The power phase typically lasts 4 weeks but can vary depending on other variables. Please note that the power phase is only done after a general conditioning/hypertrophy phase (high volume, low to moderate intensity) and a strength phase (low volume, high intensity) are performed at some point in almost all cases.
The first circuit on Tuesday starts off with the Lat pulldown. Perform 5 reps and then take a 45 second rest period followed by 5 medicine ball slams. This combination is a version of complex training, a type of strength training that is used to develop power. Every circuit will start with a variation of this combination which is a traditional lift followed by an explosive movement (after a 45 second rest) that is similar to the movements and muscle groups performed in the traditional lift. The 3rd exercise is the diagonal cable chop (Figure 1) which is a great exercise for the strengthening rotation in the core. The 3rd exercise represents a functional or core exercise. This circuit will be repeated 3 times.
The 2nd circuit of the day starts with a traditional machine row followed by an explosive recline rope pull (Figure 2). We use a very thick rope that is looped over monkey bars. This movement needs to be fast and should result in there being slack in the rope at the top of the exercise. This is followed by a 1 legged squat which is great for developing leg strength, hip stability and requires no equipment. Progress this exercise by increasing the range of motion, as long as control and proper technique can be maintained throughout. Never perform exercises that are out of control and sloppy.
The 3rd and final circuit of the day begins with a 1 arm Dumbbell Row. After the 45 second rest period an explosive pull – up is performed. The objective here is to perform a fast pull – up and slightly catch air. The regular pull up MUST be mastered before doing this. This is a very advanced exercise and should only be performed by athletes that have above average pulling strength and no shoulder problems. The 3rd exercise is the T – stabilization push – up which can be performed on an incline if to difficult to perform properly on the ground. This exercise is a great core and shoulder stabilization exercise.
At the end of all 3 circuits we usually do 3 fast rope climbs for time. Depending on the level of strength, we can perform this with the assistance of the legs, no legs, and finally the hardest version, which is starting from the seated position off of the floor.
There is no one style of training that is the end all be all. Limiting yourself to only doing traditional exercises or only doing functional exercises is limiting the potential of you and your athletes. These circuits make it easy to integrate everything together and get the best of the different training methods out there. Our goal at IHPSWIM is to help swimmers and coaches organize and implement a solid strength and dryland program.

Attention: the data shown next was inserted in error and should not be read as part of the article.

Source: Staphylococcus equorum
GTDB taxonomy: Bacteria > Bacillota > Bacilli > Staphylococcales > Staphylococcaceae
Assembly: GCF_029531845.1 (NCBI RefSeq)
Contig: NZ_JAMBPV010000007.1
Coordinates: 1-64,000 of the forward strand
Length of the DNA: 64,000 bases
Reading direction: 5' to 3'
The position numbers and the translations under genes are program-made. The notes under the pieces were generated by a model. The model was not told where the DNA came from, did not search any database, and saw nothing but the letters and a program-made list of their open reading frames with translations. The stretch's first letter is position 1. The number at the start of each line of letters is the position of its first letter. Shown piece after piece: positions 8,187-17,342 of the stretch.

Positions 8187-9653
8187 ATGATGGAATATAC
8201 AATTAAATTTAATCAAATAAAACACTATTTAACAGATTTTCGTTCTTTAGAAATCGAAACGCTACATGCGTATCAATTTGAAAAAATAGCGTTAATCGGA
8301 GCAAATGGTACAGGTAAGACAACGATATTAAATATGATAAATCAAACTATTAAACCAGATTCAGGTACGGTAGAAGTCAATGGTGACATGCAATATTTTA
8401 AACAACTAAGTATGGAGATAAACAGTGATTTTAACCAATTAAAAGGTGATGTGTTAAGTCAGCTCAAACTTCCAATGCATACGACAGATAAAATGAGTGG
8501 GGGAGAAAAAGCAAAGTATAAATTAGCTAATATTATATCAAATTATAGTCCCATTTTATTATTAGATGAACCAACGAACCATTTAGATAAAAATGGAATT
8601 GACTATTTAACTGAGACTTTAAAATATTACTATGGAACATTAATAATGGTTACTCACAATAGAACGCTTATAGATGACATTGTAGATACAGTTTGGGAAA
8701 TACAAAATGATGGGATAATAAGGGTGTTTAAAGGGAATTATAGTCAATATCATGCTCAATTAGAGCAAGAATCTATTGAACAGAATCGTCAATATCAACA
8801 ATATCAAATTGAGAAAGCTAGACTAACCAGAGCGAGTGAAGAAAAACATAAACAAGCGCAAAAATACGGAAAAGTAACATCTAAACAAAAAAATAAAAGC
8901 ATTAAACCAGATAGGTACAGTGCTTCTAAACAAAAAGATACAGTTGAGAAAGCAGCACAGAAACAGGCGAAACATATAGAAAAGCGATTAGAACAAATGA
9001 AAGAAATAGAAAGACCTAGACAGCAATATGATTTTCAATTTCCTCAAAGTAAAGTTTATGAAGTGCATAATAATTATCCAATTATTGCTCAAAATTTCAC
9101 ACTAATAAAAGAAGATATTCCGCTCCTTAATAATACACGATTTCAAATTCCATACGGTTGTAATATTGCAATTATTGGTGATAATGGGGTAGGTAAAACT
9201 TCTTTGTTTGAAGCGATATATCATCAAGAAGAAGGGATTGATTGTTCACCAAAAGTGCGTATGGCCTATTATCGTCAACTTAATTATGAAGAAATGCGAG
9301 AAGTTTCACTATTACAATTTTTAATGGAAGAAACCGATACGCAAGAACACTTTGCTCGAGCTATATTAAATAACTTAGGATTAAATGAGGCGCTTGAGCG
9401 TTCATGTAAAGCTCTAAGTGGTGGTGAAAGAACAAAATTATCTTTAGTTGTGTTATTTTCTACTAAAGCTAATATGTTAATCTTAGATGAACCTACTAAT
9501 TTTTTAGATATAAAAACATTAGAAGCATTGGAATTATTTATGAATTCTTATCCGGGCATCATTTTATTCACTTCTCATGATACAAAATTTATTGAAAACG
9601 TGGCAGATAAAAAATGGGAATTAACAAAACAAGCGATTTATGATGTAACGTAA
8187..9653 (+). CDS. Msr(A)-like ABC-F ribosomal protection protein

For more information on our training philosophy check out our DVD titled LAPS:Functional Dryland Training for Swimmers or email Grif at Grif@ihpfit.com. I hope this article will help you meet your goals and get you the results you want!
Change is coming to our sport…yet whether via inclusion or revolution, only time will tell.
One of ASCA’s goals is to provide unusual “looks” at the concepts involved in teaching the ASCA Level 2 Stroke School. On Wednesday, Sept. 7, 2011 in San Diego, we’ll have such an unusual opportunity.
We’ll have co-instructors for the course. Coach Ira Klein will join Coach Terry Laughlin to teach the course. These lifelong friends have two completely diverse views of teaching swimming to different populations.
Terry is the founder of TOTAL IMMERSION SWIMMING, the leading methodology in the world to teach new swimmers, masters swimmers and triathletes to become better swimmers. Terry focuses on balance in the water, reducing resistance and creating great swimming shapes, to move easer in the water and turn “strugglers” into beautiful aquatic athletes. Before he started Total Immersion Swimming, Terry was an age group swimming coach of renown, and still continues to coach local swimmers near his home base in New York. Terry will provide a very unique perspective on both the teaching process and the sequence of teaching skills in the water.
Ira Klein has coached in every USA-Swimming Zone. He’s produced national level swimming in all of them, as well as serving several stints with National YMCA winning teams. Ira coaches all ages of young swimmers and in addition to a short stint at USA-Swimming offices, he’s coached at Auburn University as well as club teams such as Las Vegas Gold, Santa Barbara Swim Club, Joliet Y Jets, and Sarasota Y.
Currently, Ira owns his own team in Sarasota, Florida and is one of the leading club coaches in the USA, with daily coaching/teaching experience in his own SwimAmerica Learn to Swim Program.
The chemistry between these two friends is magical and their teaching of the ASCA Level 2 Stroke School should be a special experience for attending coaches.